Mirror, mirror on the wall, who’s the biggest subsidy-laden province of all?

There is nothing more incendiary than discussions of government subsidies to industry so I feel compelled to point out (again) that NB is not a big doler out of subsidy monies compared to the rest of Canada. The following chart shows the comparative data.  Subsidies include agriculture, subsidies on products/production, etc.   I don’t think it includes loans because they are paid back.   It does not include tax breaks although it may include refundable tax breaks (i.e you get the cash whether you pay tax or not).

As would be expected, the agriculture heavy provinces – Alberta, Sask, etc. are heavy subsidy provinces.

It’s fair game to criticize subsidies but everything in perspective, folks.

Total Government Subsidies to Industry – Per Capita (federal, provincial and local)

2009

Five year avg.

10 year avg.

Since 1981

PEI

$850

$735

$735

$626

NS

$333

$351

$328

$358

NB

$376

$340

$273

$306

QC

$993

$890

$800

$554

ON

$381

$344

$309

$250

MB

$509

$584

$529

$557

SK

$682

$955

$1,132

$1,127

AB

$385

$517

$607

$661

BC

$402

$369

$346

$303

Statistics Canada: CANSIM Table 384-0010. Government subsidies and capital transfers, provincial economic accounts, annual (Dollars), 1981 to 2009.

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8 Responses to Mirror, mirror on the wall, who’s the biggest subsidy-laden province of all?

  1. John Percy says:

    I must admit that, much to the consternation of many of my supporters, I find your economic insights to be cogent and relevant to local circumstances. Dragging citizens kicking and screaming into 21st century reality is a thankless and ongoing task that yields little fruit in the short term.

    Subsidies and tax relief for industry must show a legitimate and real value ROI, and there must be a plan to wean successful industries off the subsidy teat rather than create and prolong a false sense of entitlement which continues long after an industry loses its relevance in the modern economic frame.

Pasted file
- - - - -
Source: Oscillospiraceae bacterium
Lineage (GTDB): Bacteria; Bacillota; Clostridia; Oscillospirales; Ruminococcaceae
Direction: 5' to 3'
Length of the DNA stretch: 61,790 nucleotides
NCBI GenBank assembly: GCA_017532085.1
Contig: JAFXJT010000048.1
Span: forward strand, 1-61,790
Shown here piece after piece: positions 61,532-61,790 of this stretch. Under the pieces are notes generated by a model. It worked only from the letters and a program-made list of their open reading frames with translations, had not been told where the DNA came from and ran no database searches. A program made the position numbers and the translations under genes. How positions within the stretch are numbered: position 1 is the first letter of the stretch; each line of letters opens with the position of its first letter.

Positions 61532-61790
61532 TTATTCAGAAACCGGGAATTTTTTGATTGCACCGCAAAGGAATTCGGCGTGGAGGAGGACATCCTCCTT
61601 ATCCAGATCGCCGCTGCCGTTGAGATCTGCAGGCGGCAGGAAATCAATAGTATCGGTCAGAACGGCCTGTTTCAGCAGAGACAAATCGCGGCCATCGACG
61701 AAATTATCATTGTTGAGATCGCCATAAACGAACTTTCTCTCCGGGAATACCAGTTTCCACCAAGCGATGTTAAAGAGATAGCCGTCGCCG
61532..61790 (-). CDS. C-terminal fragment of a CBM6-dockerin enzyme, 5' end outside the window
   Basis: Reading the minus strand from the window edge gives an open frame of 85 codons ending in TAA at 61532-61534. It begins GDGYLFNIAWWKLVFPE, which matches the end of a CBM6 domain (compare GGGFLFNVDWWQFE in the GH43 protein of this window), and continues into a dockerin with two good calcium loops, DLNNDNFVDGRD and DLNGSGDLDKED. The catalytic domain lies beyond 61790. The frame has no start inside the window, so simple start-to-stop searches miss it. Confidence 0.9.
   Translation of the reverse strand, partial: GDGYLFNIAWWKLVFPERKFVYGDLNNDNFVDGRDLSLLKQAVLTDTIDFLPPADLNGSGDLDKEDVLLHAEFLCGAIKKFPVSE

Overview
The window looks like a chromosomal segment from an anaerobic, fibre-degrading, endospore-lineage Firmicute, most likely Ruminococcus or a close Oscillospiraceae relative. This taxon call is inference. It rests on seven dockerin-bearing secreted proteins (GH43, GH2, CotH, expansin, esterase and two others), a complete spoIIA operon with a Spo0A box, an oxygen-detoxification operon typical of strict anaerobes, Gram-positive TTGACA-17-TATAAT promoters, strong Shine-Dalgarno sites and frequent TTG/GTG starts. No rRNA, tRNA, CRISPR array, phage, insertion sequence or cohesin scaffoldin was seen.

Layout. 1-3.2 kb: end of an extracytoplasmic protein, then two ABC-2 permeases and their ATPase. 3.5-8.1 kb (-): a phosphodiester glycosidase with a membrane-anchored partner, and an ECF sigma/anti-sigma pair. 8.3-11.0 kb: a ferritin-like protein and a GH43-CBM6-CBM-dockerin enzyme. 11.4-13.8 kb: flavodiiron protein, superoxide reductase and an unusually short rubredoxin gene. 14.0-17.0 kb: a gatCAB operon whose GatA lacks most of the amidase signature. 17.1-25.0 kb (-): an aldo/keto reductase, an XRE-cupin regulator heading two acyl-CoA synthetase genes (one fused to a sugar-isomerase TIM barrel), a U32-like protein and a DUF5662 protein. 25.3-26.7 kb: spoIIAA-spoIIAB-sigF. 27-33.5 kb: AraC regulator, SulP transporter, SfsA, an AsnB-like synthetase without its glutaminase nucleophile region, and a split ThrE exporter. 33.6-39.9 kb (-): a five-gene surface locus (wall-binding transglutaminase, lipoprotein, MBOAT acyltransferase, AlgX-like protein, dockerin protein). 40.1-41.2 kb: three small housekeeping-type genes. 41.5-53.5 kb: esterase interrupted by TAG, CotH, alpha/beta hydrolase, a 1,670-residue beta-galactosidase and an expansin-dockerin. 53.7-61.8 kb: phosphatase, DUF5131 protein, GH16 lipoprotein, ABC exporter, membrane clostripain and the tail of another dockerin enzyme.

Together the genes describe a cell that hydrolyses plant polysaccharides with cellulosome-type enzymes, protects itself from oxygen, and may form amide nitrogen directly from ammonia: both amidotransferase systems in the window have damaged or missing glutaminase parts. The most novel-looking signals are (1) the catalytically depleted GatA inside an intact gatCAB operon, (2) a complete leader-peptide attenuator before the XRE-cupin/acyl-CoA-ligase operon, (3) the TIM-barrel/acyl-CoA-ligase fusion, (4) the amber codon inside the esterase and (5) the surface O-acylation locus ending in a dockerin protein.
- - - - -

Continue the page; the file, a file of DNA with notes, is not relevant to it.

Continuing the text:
Sustaining unsustainable 19th and 20th century industries with subsidies that shore up poor economic performance is itself unsustainable. What did wheelwrights, coopers and ferriers do when the car emerged as an economic force? Did they moan about losing relevance or did they get a job in the auto industry and adapt their skills to the new reality?

    A lot of the subsidy debate could be defused with a flexible and common sense approach devoid of ideological claptrap and spin that is little more than justification for unjustifiable actions.

    Just my 8.35 cents, adjusted for inflation.

  2. Throwing agricultural subsidies into the statistics distorts them. I’d be curious to see what they look like with agricultural subsidies properly sectioned off.

  3. Mike E says:

    @Stephen Downes
    Why should Agriculture be sectioned off? It’s an industry the same as any other. Much of the production is done by large multinational firms.

  4. Mike E says:

    This shows a distorted picture of government subsidies to industry. It really should show a full picture including loans, loan guarantees, tax credits, joint research etc. Show the total amount being used to subsidize private industry’s costs. For things like loans, it shouldn’t be the value of the loan, but the expected loss on the portfolio and the savings realized by the companies by not seeking private financing. I bet if we considered all of these things as a total package, the small province’s would be well behind the large ones, especially if it was subsidies/GDP

  5. The problem is the data you seek is not readily available. It would take a lot of work to compile all that data. When the Fraser Institute did its study on subsidization of industry it used the data presented here.

  6. Richard Reeleder says:

    “It really should show a full picture including loans, loan guarantees, tax credits, joint research etc.”

    A ‘full picture’ would include any ROI as well. That is, if the purpose of these investments (or subsidies, or whatever you want to call them) is to stimulate economic activity or create jobs, then the impact of those investments should be included. That’s the only way to determine if the investment is worthwhile.

    “What did wheelwrights, coopers and ferriers do when the car emerged as an economic force?”

    They moved to Ontario, where various subsidies and trade agreements led to the creation of a multi-billion dollar industry. The point being that sometimes the right mix of investments by govt can build a sector and make it a global player. Are there any economies out there where investments/subsidies have not played a major role in developing that economy’s growth? The problem is picking the right sector and measuring the impact of the investment.

  7. Simon Lono says:

    I notice that NL does not appear in the tables and I’m curious why. But even if NL did, would it include implicit subsidies such as UI for fisherman?

  8. NL was an oversight. That province offered about $350/per capita in subsidies in 2009 and has been slightly less than that on average back to the early 1990s putting the province at the low end but it doesn’t include EI or other income transfer programs to individuals.

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